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Monoxyl Bertrand Lacourt

Published 08 / 04 / 2017

Bertrand Lacourt has been a cabinetmaker for over 20 years in high-end fittings and decoration. We found him at the Rendez-vous café, in the Denfert-Rochereau district, to tell us about his Monoxyle project.

Around 6 years ago, Bertrand decided to create his own workshop, which he later named Monoxyl. This term, from the Greek “mono” meaning a single one and “xylos” meaning wood, designates a technique used by technicians and auctioneers to talk about an object made from a single piece of wood.

The chainsaw as the main tool

A Parisian for a long time, he developed a taste for Burgundy a few years ago. These weekends in the countryside allowed him to study in depth the techniques of the chainsaw and the log. Bertrand then explains to us that these chainsaw cutting techniques come from the hippies of the Californian coast in the 60s. They would have found in the chainsaw a more accessible means of cutting logs, an alternative to the ax. This technique was subsequently exported to France thanks to Jean-Michel Houdart, who created the Ecole de la Fuste, allowing a real reconsideration of the tree and its tools.

A hard and raw wood

Bertrand works mainly with oak, a hardwood which represents a sector of exploitation all by itself. He first cuts the tree trunk with a chainsaw, then refines the shape in the workshop with his many tools - gouges, planes, planes, rasps etc. The wood he works with at the start of the process is so-called green wood, which, when carved, is dried. The drying cracks are impossible to avoid, but Bertrand does not try to hide them. What interests him is above all a raw and natural wood. It can achieve two types of artisanal finishes on the Monoxyle chairs. Either he decides to discolor the wood to obtain a clear finish, or he burns the surface, brushes the soot, then fixes the whole with a mixture of linseed oil.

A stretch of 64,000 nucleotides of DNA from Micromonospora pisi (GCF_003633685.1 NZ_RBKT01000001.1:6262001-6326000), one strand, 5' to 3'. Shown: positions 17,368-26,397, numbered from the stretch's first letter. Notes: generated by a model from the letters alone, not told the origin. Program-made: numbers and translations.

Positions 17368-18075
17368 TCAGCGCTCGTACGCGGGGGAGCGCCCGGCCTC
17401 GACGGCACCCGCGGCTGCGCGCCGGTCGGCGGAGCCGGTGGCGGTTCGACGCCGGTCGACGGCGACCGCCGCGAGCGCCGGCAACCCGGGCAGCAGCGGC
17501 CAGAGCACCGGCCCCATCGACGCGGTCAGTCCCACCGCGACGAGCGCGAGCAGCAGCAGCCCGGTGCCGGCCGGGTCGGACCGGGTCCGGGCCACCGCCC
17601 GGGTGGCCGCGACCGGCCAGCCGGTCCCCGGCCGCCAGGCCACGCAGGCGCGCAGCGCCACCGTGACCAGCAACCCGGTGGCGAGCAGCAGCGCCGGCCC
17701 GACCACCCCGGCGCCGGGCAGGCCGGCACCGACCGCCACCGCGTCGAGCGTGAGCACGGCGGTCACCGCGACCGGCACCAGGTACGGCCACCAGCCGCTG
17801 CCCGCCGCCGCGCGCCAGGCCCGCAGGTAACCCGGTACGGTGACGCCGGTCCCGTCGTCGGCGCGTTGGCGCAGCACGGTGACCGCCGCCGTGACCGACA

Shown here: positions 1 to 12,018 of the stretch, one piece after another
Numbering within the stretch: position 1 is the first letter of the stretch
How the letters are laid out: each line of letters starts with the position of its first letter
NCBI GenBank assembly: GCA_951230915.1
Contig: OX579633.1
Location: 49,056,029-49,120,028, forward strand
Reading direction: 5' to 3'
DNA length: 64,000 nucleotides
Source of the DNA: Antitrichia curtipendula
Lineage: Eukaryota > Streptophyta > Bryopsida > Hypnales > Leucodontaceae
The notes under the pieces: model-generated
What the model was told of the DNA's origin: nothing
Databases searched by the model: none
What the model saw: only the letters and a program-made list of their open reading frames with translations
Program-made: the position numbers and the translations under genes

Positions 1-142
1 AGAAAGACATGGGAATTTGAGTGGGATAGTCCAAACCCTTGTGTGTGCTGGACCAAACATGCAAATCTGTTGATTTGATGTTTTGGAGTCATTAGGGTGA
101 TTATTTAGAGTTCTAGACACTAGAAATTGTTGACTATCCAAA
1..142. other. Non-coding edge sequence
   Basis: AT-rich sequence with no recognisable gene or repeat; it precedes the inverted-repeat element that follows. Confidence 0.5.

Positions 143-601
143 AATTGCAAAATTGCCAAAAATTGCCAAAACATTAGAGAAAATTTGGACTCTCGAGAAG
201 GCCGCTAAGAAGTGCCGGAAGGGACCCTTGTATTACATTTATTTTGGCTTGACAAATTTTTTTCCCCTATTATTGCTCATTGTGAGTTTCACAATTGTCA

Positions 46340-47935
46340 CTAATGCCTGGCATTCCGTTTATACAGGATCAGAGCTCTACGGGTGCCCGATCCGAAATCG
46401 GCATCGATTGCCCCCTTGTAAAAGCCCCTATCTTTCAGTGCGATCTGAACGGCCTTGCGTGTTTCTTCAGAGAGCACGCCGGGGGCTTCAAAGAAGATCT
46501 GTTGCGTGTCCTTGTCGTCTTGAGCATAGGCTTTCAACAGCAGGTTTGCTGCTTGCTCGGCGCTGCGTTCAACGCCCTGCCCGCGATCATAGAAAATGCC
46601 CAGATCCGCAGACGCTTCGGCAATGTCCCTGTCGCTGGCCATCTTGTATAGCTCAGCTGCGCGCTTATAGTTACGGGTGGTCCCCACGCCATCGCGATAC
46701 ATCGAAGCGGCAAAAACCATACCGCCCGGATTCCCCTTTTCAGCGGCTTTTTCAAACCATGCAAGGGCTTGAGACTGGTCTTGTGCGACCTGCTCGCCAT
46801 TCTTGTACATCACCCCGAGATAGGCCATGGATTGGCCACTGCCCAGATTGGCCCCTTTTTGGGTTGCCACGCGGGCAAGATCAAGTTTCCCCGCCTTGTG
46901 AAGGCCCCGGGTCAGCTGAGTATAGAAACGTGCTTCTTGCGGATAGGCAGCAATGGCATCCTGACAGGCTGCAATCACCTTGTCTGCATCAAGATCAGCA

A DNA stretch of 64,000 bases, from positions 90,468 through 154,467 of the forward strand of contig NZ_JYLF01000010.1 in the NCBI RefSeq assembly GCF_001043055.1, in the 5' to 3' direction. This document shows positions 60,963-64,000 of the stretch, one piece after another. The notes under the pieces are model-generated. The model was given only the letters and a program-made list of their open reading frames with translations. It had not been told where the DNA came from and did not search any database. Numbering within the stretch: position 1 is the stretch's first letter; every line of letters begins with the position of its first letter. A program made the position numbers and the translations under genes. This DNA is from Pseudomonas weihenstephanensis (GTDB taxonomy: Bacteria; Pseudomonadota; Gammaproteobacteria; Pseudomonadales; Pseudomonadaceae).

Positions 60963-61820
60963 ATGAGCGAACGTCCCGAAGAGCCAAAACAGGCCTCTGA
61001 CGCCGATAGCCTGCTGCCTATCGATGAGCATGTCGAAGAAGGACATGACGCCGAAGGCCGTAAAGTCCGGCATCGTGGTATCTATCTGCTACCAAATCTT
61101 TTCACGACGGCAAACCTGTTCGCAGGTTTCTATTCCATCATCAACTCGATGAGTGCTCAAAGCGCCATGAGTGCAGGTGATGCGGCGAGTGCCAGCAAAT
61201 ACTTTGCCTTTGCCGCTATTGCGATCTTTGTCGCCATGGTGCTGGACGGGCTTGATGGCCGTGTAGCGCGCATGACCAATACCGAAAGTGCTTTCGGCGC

All of its chairs are cut along the length of the trunk, so as to always have the greatest lengths of grain wood. This then contributes to his monoxyl writing, revealing a minimalist approach in which the famous “less is more” is perfectly represented.

WE love

The raw use of wood and his passion for his work.

  • Photographer: Bertrand Lacourt
  • Location: Burgundy and Paris region, France
  • Year: 2009
  • Website: